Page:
Millennial workers are losing out in a repeated rise of income inequality between generations and, according the recent Conference Board of Canada report, it’s threatening economic growth and social stability.
“Age rather than gender is becoming the new divide in our society,” said David Stewart-Patterson, Conference Board Vice President and a co-author of the report. “The Canadian generation at the top of the income heap today fought long and hard for principles like equal pay for work of equal value, but their children now face lower wages and reduced pension benefits even for the same work at the same employer.”
Two-tier companies offer new-hires less pay and poorer benefits for doing the same job as their older counterparts; a discrimination which, if applied to gender, would be considered entirely unacceptable. The report suggests that this growing imbalance could easily lead to inter-generational animosity between the ‘have-not’ twentysomethings and their ‘have’ elders.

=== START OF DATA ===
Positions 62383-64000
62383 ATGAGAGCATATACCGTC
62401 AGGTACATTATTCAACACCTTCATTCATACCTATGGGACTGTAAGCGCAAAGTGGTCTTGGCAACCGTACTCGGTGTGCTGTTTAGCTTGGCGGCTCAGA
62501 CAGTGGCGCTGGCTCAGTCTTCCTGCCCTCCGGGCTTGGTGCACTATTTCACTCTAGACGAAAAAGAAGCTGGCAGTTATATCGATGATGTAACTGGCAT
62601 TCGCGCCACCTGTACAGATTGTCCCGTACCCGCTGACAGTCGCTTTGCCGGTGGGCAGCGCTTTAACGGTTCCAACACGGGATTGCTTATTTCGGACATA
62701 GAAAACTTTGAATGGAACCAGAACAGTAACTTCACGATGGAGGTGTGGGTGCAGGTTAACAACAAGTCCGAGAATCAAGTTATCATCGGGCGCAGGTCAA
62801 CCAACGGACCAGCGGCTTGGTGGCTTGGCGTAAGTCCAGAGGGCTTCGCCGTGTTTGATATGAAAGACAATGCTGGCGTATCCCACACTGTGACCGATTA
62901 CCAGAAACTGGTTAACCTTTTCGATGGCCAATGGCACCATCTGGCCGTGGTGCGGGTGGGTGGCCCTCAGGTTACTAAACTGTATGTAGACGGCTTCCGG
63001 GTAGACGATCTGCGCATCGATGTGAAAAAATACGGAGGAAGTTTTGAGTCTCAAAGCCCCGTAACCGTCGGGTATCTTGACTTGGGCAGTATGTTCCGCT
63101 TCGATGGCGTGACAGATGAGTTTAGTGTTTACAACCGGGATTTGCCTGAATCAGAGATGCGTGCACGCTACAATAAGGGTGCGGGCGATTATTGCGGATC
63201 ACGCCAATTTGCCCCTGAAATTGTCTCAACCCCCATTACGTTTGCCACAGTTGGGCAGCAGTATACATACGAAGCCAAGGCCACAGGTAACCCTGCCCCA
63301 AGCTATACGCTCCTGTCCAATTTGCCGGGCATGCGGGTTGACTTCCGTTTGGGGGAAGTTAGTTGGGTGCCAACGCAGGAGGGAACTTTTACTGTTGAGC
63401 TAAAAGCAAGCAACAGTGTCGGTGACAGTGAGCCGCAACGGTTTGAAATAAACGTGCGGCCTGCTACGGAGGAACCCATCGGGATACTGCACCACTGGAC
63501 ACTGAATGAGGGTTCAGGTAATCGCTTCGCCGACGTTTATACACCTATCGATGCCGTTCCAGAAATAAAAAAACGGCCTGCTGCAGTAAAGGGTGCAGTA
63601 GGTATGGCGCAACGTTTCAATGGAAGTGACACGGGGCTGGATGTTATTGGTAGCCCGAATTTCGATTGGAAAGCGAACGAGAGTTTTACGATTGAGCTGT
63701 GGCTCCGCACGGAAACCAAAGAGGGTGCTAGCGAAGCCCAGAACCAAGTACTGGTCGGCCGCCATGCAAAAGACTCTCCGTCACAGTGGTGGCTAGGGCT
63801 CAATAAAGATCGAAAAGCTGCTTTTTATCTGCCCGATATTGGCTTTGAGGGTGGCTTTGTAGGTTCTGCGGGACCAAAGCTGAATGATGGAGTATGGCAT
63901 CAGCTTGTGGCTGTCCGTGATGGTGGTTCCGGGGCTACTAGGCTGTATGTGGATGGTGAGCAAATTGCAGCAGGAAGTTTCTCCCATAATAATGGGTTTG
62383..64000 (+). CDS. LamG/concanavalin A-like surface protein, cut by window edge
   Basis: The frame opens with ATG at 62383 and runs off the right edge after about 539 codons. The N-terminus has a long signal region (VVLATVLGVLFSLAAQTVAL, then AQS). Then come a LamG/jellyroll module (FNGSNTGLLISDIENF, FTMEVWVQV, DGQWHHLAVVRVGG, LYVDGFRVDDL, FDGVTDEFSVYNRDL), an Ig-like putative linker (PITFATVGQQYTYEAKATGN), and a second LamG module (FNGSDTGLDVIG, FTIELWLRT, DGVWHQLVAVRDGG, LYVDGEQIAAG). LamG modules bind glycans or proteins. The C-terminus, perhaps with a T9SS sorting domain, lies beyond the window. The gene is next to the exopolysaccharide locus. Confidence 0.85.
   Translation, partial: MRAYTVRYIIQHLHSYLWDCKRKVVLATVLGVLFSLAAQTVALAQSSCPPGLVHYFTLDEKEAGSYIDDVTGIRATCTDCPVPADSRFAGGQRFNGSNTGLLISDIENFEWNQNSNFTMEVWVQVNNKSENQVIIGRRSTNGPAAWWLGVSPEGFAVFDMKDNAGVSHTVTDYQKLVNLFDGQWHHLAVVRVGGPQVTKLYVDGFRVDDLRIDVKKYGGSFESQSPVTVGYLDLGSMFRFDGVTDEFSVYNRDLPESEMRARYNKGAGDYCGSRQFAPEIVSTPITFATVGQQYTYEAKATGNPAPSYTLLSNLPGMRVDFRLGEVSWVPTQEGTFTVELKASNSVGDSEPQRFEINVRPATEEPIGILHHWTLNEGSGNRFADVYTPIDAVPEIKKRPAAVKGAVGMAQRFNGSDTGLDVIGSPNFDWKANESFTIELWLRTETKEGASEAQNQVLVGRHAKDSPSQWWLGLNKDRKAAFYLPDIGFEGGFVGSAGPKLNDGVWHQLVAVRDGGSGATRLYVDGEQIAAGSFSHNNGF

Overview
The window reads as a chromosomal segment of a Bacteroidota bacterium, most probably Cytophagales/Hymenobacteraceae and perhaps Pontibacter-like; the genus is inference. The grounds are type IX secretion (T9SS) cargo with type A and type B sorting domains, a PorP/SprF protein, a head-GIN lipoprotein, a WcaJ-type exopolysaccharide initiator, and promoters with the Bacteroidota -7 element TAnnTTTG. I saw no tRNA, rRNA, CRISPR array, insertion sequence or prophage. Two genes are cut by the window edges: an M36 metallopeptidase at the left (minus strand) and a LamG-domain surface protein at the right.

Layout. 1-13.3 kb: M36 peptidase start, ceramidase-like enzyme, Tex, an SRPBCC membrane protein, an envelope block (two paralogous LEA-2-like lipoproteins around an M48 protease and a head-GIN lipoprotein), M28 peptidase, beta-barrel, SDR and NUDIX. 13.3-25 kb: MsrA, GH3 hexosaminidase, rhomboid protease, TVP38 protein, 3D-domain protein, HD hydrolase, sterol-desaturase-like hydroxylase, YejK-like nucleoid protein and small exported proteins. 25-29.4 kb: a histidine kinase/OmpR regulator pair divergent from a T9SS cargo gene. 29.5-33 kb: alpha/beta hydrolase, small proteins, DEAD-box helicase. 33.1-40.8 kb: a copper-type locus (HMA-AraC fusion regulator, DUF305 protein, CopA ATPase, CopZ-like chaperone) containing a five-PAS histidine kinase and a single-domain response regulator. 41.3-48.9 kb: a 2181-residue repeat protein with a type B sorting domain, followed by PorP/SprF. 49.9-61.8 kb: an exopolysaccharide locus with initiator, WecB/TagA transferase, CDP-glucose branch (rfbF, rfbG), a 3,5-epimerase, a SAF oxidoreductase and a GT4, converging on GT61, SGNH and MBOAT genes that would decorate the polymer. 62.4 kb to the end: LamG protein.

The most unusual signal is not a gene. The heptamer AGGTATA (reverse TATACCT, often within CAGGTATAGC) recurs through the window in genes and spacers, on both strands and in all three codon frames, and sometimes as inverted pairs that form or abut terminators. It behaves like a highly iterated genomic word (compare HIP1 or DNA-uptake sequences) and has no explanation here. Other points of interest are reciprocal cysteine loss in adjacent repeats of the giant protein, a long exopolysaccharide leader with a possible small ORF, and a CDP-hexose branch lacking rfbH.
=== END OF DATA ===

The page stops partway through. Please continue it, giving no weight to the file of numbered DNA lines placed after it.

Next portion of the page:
According to the report, the average disposable income of Canadians aged between 50 and 54 is now 64 per cent higher than that of 25 to 29-year-olds, up from 47 per cent in the mid-1980s. This means generation Y is the first Canadian generation to be worse off than their parents and before long, the younger generation is going to get fed up, warns VP Stewart-Patterson.
But social strife isn’t the only worry for Stewart-Patterson and he pointed out that, as the baby-boom generation moves into retirement, Canadians will be relying on a smaller share of the population to drive economic growth and financially support the increasing health-care costs of the aging boomer generation.
"We are moving into an era where people of working age are going to be increasingly scarce; that should put upward pressure on wages going forward," he said. "And yet, if we look at the past 30 years ... the real incomes that are being earned in the workplace by younger workers have barely budged after inflation. That creates an issue in how much governments can raise in tax revenues, how much can our economy grow?"
With increasing concerns about millennial finances, financial advisors are left wondering where their place is in all of this. Even as generation Y’s wages rise over the years, it’s likely they will continue to be worse off than their parents and should expect to work longer and retire later. Advisors may have to rethink their current structures to provide suitable advice to the out-of-pocket up and comers.